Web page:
Journal Article - International Studies Quarterly

Why They Fight: How Perceived Motivations for Military Service Shape Support for the Use of Force


What shapes public support for military missions? Existing scholarship points to, on the one hand, individuals' affiliations and predispositions (such as political partisanship and gender), and, on the other hand, factors that shape a rational cost–benefit analysis (notably, mission objectives, the prospects for victory, and the magnitude and distribution of costs). We argue that public opinion is also shaped by beliefs about why soldiers voluntarily enlist. Using novel survey data and an experiment, deployed to a nationally representative sample of Americans, we test how four conceptions of soldiering affect support for a prospective military operation. We find, in observational data, that believing that a soldier is a good citizen or patriot bolsters support for the mission, while believing that a soldier has enlisted because he wants the material benefits of service or has "no other options" undermines support. These results support our causal argument: Americans' attitudes toward military missions are shaped by their perception of whether the soldier has consented to deployment rather than by feelings of social obligation. This article has implications for debates on the determinants of public support for military missions and the relationship between military service and citizenship in democracies.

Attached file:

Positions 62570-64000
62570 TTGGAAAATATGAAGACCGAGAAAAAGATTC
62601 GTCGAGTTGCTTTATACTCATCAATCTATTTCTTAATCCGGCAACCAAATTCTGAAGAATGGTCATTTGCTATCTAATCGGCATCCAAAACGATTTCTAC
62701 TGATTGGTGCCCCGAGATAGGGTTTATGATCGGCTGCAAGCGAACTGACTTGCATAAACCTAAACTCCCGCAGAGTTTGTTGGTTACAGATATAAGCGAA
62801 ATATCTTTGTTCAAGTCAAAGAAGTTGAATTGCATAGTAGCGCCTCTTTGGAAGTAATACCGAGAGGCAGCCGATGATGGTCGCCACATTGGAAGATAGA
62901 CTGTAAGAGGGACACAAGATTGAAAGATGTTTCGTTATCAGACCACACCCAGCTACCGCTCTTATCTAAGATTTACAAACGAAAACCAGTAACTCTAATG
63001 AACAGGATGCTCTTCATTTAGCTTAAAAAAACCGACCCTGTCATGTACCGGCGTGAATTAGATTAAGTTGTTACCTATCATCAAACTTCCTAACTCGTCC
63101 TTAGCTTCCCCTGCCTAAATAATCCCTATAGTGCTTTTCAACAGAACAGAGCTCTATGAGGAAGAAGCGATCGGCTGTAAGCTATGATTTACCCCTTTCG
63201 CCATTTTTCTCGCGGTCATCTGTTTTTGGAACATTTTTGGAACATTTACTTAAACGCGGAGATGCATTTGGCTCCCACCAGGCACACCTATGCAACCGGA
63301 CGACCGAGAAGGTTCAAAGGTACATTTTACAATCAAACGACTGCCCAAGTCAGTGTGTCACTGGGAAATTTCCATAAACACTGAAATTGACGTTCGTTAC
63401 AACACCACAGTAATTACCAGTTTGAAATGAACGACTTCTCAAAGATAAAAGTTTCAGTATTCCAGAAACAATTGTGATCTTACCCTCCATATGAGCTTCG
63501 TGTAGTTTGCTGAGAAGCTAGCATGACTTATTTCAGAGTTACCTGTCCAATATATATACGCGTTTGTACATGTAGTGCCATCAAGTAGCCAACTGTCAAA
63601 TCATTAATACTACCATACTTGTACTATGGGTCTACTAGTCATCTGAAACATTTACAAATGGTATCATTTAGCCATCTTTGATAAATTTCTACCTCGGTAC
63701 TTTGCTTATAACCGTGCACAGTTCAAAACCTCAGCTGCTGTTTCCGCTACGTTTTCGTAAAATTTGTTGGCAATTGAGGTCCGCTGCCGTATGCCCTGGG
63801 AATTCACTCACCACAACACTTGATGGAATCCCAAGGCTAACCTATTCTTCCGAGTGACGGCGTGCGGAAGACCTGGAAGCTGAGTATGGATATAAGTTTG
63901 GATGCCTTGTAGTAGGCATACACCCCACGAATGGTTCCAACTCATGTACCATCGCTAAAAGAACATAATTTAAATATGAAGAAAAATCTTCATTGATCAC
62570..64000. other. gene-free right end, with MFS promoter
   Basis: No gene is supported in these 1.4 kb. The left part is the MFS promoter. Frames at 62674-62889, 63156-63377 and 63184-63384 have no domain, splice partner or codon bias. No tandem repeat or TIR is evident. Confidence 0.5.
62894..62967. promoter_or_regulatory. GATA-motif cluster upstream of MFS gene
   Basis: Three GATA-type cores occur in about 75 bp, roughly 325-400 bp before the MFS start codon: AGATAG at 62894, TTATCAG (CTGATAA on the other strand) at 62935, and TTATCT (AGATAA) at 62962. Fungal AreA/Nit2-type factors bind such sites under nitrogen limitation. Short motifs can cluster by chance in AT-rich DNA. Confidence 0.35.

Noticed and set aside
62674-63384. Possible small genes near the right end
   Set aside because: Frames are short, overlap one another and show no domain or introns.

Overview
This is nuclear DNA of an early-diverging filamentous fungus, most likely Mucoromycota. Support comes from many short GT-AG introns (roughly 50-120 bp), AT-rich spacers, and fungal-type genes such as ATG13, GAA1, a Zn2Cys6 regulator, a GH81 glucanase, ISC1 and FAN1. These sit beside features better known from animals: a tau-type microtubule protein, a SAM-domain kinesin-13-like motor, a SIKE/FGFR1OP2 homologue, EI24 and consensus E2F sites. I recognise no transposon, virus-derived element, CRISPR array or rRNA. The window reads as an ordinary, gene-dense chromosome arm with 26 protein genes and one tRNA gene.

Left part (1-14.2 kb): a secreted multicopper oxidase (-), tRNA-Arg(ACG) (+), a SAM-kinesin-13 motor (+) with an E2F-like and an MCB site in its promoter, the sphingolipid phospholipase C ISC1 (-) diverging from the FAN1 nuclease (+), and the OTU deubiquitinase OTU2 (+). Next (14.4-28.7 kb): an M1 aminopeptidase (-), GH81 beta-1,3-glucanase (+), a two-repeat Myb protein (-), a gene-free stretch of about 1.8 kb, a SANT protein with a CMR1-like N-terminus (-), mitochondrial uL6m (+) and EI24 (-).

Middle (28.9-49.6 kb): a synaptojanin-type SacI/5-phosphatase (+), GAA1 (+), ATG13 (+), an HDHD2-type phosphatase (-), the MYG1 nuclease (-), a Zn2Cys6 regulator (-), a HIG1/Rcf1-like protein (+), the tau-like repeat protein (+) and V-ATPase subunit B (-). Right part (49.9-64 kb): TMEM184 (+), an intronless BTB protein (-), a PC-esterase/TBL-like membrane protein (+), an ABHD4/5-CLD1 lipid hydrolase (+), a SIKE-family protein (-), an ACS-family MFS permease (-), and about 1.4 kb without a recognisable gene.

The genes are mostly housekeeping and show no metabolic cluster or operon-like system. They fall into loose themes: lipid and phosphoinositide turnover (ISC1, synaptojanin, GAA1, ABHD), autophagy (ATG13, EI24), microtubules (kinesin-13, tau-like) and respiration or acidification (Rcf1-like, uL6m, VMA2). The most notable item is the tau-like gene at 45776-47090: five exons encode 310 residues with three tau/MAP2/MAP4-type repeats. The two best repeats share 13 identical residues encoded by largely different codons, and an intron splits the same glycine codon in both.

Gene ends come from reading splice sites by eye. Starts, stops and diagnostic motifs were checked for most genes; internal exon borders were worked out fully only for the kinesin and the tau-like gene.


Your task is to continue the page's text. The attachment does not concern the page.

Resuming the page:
For more information on this publication: Please contact International Security
For Academic Citation:

Krebs, Ronald, Robert Ralston and Aaron Rapport. "Why They Fight: How Perceived Motivations for Military Service Shape Support for the Use of Force." International Studies Quarterly, (2021) .

The Authors